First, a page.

Spotlight on LacewoodComments (0)
Spotlight on Lacewood
A decorateive wood with colorful roots
By Robert J. Setti ch
Technical consultant: Larry Osborn
History in woodworking
Where it comes from
Sorting out the genuine article is a trying task because the lacewood name serves more as a marketing alias than a description of a single species. The earliest furniture woods referred to as lacewood were actually American sycamore and London plane tree.
Both are Platanus species, with large and visually obvious ray flecks. Cardwellia sublimis was a much later species bearing the lacewood moniker. This tree, native to northern Australia, is more commonly referred to as Northern or Queensland silky oak in its native continent, even though it doesn’t belong to the Quercus (oak) genus familiar to North Americans. As the wood journeyed to the United States, it acquired a new name–Australian lacewood. Over time, the species became a victim of its own beauty and desirability and was overharvested to meet demand. This led lumber importers to substitute the species Grevillea robusta, called Southern silky oak in that region of Australia. It, too, is not related to the Quercus genus. But because the wood appears similar to its northern cousin, importers appropriated the Australian lacewood name for the species. Here, again, aggressive cutting depleted availability. Today, a South American species from Brazil and Argentina (Roupala brasiliensis) fills the void while marketed under the lacewood name. (Some mistakenly still refer to it as Australian lacewood.) To add to the confusion, it is sometimes sold with a similar species–leopardwood (Brosimum guianense)–which is denser, heavier, and darker. Despite all of the differences, the Australian and South American lacewood species are all part of the predominantly Southern Hemisphere botanic family Proteaceae, which includes some 60-80 genera and over 1,000 species. The South American lacewoods Roupala and Panopsis serve as current primary lumber sources. The trees can grow to 150' high and boast 4'-diameter trunks. Spotlight on Lacewood A decorati ve wood with colorful roots By Robert J. Setti ch Technical consultant: Larry Osborn WoodSense
What you’ll pay
can purchase a 3⁄4 × 3 × 24" lacewood board for about $19.00 at a
specialty wood supplier, which may sell wood in a variety of thicknesses, widths,
and lengths. A specially milled 1⁄8 × 3 × 24" board carries a premium
price tag of about $13.00. Consider saving a few bucks by resawing lacewood
stock when possible. For individual 3⁄4 × 3⁄4 × 5" pen-turning blanks,
expect to pay about $1.50; bundles of blanks carry a lower price per unit.
You’ll find larger 2 × 2 × 12" turning blanks for
about $11.00. Use this size for shaping bottle stoppers, spindles, and handles.
Lacewood is also available as quartersawn veneer in several formats: no
backing, paperbacked, and also with pressuresensitive adhesive (PSA) backing.
A package containing 3 square feet of unbacked veneer sells for under $12.00; 12 square feet of the same product is under $36.00, generating a significant discount. Purchasing a 4 × 8' sheet of PSA quartersawn veneer will set you back $275.00.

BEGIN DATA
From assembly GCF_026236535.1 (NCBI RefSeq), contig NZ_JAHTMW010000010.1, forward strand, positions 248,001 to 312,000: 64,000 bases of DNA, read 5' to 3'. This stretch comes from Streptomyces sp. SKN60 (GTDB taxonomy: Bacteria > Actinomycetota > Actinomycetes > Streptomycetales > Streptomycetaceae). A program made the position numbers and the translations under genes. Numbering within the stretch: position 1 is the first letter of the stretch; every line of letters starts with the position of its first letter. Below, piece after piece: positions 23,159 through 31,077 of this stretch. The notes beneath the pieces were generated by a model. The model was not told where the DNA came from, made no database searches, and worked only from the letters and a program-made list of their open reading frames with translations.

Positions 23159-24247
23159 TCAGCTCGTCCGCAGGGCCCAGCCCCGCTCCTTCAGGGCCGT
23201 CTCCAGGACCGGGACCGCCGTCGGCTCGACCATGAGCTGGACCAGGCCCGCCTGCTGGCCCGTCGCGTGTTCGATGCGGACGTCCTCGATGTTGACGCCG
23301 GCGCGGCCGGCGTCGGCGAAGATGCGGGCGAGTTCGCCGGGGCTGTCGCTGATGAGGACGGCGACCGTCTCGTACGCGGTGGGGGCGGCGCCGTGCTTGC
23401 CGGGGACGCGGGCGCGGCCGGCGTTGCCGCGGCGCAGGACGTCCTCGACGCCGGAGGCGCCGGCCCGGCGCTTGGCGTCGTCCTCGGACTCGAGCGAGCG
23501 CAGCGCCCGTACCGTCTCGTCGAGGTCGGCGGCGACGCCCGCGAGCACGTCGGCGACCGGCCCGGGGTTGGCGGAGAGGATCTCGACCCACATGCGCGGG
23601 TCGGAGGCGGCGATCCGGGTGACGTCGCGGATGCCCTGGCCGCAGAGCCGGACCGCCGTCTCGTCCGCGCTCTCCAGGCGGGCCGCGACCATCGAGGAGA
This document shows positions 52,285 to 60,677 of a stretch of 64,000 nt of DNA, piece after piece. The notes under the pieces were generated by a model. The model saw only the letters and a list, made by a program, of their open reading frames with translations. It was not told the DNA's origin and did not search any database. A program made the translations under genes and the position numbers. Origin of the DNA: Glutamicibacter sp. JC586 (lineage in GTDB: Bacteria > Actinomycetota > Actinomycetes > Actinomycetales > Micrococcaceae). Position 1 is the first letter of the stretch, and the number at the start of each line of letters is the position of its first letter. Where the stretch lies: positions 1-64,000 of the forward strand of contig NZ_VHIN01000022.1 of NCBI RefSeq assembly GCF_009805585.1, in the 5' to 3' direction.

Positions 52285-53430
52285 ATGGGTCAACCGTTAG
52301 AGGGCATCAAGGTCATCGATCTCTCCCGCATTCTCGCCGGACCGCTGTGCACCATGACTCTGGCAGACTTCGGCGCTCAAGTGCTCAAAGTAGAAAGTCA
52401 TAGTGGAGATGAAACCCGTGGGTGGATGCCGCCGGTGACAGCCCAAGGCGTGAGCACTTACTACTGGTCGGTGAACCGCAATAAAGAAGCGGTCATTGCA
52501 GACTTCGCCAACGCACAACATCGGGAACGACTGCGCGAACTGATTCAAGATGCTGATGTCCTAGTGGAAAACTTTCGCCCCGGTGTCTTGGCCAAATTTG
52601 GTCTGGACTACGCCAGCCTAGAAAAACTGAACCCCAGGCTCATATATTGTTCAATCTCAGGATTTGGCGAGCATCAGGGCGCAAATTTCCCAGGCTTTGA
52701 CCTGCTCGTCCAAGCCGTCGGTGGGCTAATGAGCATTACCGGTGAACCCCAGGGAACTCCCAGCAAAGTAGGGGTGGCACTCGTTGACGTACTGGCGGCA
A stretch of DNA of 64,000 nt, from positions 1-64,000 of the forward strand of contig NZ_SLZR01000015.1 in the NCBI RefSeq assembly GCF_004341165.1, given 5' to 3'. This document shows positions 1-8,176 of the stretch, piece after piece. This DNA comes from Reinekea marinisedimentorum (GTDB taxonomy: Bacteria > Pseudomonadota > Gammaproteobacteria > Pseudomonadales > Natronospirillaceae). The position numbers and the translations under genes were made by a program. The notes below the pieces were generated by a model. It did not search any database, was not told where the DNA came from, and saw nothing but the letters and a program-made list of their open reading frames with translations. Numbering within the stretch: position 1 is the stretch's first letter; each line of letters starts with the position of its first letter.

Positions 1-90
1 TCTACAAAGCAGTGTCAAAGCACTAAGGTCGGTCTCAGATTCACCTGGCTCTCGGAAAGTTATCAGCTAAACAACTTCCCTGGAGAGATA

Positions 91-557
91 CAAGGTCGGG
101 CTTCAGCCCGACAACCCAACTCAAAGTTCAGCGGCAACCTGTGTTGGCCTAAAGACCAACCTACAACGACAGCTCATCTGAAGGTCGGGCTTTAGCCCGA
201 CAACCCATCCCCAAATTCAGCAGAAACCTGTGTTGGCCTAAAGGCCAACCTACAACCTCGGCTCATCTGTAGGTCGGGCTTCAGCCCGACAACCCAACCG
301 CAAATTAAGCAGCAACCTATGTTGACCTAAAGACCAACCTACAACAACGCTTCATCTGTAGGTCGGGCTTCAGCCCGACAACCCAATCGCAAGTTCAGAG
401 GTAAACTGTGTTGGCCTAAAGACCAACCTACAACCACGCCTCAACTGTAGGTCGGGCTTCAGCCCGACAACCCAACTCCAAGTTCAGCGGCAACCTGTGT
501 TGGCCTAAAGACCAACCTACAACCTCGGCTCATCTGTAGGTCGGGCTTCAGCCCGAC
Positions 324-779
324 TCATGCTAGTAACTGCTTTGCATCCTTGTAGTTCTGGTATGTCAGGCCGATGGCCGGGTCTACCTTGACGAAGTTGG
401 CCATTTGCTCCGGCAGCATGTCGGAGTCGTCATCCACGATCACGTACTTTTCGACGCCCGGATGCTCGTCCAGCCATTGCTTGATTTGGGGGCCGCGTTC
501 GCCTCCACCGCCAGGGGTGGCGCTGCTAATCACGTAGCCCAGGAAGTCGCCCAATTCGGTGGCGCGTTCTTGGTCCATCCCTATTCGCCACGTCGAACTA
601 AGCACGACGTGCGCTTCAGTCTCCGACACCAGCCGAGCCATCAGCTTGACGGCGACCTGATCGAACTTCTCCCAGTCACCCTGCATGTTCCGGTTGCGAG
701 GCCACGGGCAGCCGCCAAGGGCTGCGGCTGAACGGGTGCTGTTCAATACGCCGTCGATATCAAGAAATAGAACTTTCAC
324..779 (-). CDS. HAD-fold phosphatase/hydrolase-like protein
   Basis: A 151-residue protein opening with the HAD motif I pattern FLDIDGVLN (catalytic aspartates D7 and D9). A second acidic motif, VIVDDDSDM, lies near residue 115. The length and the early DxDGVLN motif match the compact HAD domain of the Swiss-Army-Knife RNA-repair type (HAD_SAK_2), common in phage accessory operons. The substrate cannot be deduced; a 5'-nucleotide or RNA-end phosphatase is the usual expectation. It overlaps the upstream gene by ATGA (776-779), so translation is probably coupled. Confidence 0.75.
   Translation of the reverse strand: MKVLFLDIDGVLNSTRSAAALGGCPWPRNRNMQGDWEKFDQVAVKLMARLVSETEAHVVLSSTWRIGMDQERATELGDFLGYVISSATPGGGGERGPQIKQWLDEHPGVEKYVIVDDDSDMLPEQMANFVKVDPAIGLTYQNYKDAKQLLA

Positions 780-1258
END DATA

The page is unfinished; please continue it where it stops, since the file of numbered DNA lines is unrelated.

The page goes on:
How to select the best stock
Quartersawn lacewood’s decorative appearance results from ray flecks that can be large (up to 2" long), numerous, and distinct. These can taper down to much smaller flecks across a board’s face and can even show up on edge grain. That is due to the spiral growth of the tree, making quartersawing uneven from one end of the log to the other. Because flatsawn lacewood appears dull and ordinary, you’ll not find it sold commercially. While large size flecks are an impressive characteristic, consider the style and scale of your project when choosing your stock. For example, a jumbo fleck on a pen turning will look completely out of scale. Also, be sure to match the color of the boards you select.
Working lacewood in the shop
Lacewood can be
crosscut and ripped cleanly; the same can be said when edge routing. However,
planing lacewood boards with large ray flecks
can result in tearout. Using sharp cutters, take only fine cuts and run the boards at an angle to
reduce tear-out. Take fine
passes when hand-planing, working diagonally across the grain. Better still,
thickness the wood at a drum sander if you have one. A random-orbit sander
works well smoothing lacewood surfaces. Note that the wood surrounding the ray flecks tends to be a smidgeon
softer and may sand off more quickly, resulting in ray flecks that feel raised. Here, use a sanding
block to ensure an even surface. When sanding lacewood, be aware that some have
suffered skin and eye allergic reactions to the dust. As a precaution, work
with a small piece to see if you are allergic. Don a longsleeve shirt and
respiratory protection when turning and sanding, and wash afterward. Due to the
low resin levels in lacewood, common woodworking adhesives produce good bonding
results. It also accepts all finishes
and may darken with exposure to sunlight.
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